The captivating story of an urban family who welcomes wildlife into their backyard and discovers the ups and downs of sharing habitat
Building on the experience of creating a wildlife habitat in his urban backyard, James Barilla visits various cities where bears, monkeys,and#160;and other creatures reside and along the way discovers how people and animals might coexist in our increasingly urban world. Not since Gerald Durrell penned My Family and Other Animals have readers encountered a naturalist with such a gift for story-telling and such an open heart toward all things wild.
For James Barilla and his family, the dream of transforming their Columbia, South Carolina, backyard into a haven for wildlife evoked images of kids catching grasshoppers by day and fireflies at night, of digging up potatoes and picking strawberries. When they signed up with the National Wildlife Federation to certify their yard as a wildlife habitat, it felt like pushing back, in however small a way, against the tide of bad news about vanishing species, changing climate, dying coral reefs. Then the animals started to arrive, and Barilla soon discovered the complexities (and possible mayhem) of merging human with animal habitats. What are the limits of coexistence, he wondered?and#160;To find out, Barilla set out across continents to explore cities where populations of bears, monkeys, marmosets, and honeybees live alongside human residents. My Backyard Jungle brings these unique stories together, making Barillaand#8217;s yard the centerpiece of a meditation on possibilities for coexistence with animals in an increasingly urban world. Not since Gerald Durrell penned My Family and Other Animals have readers encountered a naturalist with such a gift for storytelling and such an open heart toward all things wild.
Thoreau’s incredible eye and appreciation for the natural world have rightly led to his reputation as one of the first American ecologists. Before he could turn his botanical records into a book, Thoreau succumbed to tuberculosis, and his copious, arguably obsessive writings on the natural world languished for some time, Emerson noting that “Thoreau had squandered his talents on the woods” and had become “the captain of a huckleberry party.” But his writings have since been revered by many, and are now part of the canon of conservation biology and climate change. The meticulous notes Thoreau kept on flowers in Concord have in the hands of Richard Primack and his students evolved from charming and detailed records to actual data sets.Thoreau would no doubt be saddened to learn that 27 percent of the plant species he documented have disappeared, and another 36 percent are in such low numbers that their disappearance is imminent. Concord's mean annual temperature though has climbed by 4 degrees, and the flowers and trees each spring awaken far earlier than they did 150 years ago. Climate change is wreaking havoc on Walden, as it is the world over, and in this wonderful tour of Thoreau’s data points Primack shows us how history informs the past, and how backyard natural history is one of the most important areas of scientific contribution, as it has been for centuries.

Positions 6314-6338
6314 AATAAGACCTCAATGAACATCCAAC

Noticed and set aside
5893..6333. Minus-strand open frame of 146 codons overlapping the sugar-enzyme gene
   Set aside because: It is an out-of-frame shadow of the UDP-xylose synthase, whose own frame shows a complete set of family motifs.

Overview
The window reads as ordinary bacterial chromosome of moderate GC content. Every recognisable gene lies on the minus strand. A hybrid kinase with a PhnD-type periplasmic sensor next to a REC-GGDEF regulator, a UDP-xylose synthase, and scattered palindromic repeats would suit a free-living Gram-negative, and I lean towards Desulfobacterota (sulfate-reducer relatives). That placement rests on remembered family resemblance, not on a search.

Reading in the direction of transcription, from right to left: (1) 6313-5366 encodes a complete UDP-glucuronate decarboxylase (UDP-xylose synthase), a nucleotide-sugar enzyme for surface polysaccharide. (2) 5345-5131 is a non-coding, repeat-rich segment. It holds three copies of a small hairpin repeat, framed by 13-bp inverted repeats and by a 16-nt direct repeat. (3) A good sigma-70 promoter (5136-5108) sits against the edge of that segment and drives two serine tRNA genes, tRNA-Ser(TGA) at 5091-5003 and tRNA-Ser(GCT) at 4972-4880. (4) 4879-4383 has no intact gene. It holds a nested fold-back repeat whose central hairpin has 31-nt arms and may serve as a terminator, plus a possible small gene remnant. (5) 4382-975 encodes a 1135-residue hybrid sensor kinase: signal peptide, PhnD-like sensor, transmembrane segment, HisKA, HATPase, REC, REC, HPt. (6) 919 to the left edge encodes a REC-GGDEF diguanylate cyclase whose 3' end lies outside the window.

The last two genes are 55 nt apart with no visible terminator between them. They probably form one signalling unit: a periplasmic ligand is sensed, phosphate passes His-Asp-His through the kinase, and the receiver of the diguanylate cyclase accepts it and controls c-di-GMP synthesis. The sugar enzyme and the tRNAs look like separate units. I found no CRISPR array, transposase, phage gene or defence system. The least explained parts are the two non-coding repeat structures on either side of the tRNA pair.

About the Author
A conversation with James Barillaand#160;Q: What have been the most enjoyable and least enjoyable aspects of watching your yard andldquo;go wildandrdquo;?and#160;A:and#160;The most enjoyable aspect has been seeing new plants and creatures find their way into our yardandmdash;that feels like validation. Probably the least enjoyable aspect has been having creatures show up that we struggle to live withandmdash;right now, there are two yellow-jacket nests flourishing in our front yard by the sidewalk, and I have to figure out what to do about them.and#160;and#160;Q: In your expeditions and trips, you investigated tensions between humans and animals in many different contexts. What was the greatest surprise to you?and#160;A: What surprised me most was the degree to which people in Delhi were willing to put up with the bad behavior of the monkeys living in the city. These are animals that have learned to invade homes and are potentially violent toward people. Yet the people there tolerate a degree of menace and inconvenience that I find hard to imagine at home.and#160;and#160;Q: Stepping back from your yard and its specifics, what are the larger andldquo;lessonsandrdquo; you hope readers will take away from reading My Backyard Jungle?and#160;A: We can think of habitat far more broadly. A surprising number of creatures can inhabit what we tend to think of as inhospitable landscapes, the city being a prime example. The question is whether we can figure out ways to live with them. That ongoing process of learning to live with other species is hopeful, I think.
Table of Contents
1. Borneo to Boston
2. A Hard Rain
3. Thoreau, Scientist
4. Phantom Plants
5. Wild Apples and Other Missing Flowers
6. The Strife in Loosestrife
7. The Message of the Birds
8. Birds in the Mist (Net)
9. Bees and Butterflies
10. From Insects to Fish to People
11. Clouds of Mosquitoes
12. The Frog Chorus
13. Running in the Sun and Rain
14. A New Earth
Afterword: Citizen Science
Append: Species Mentioned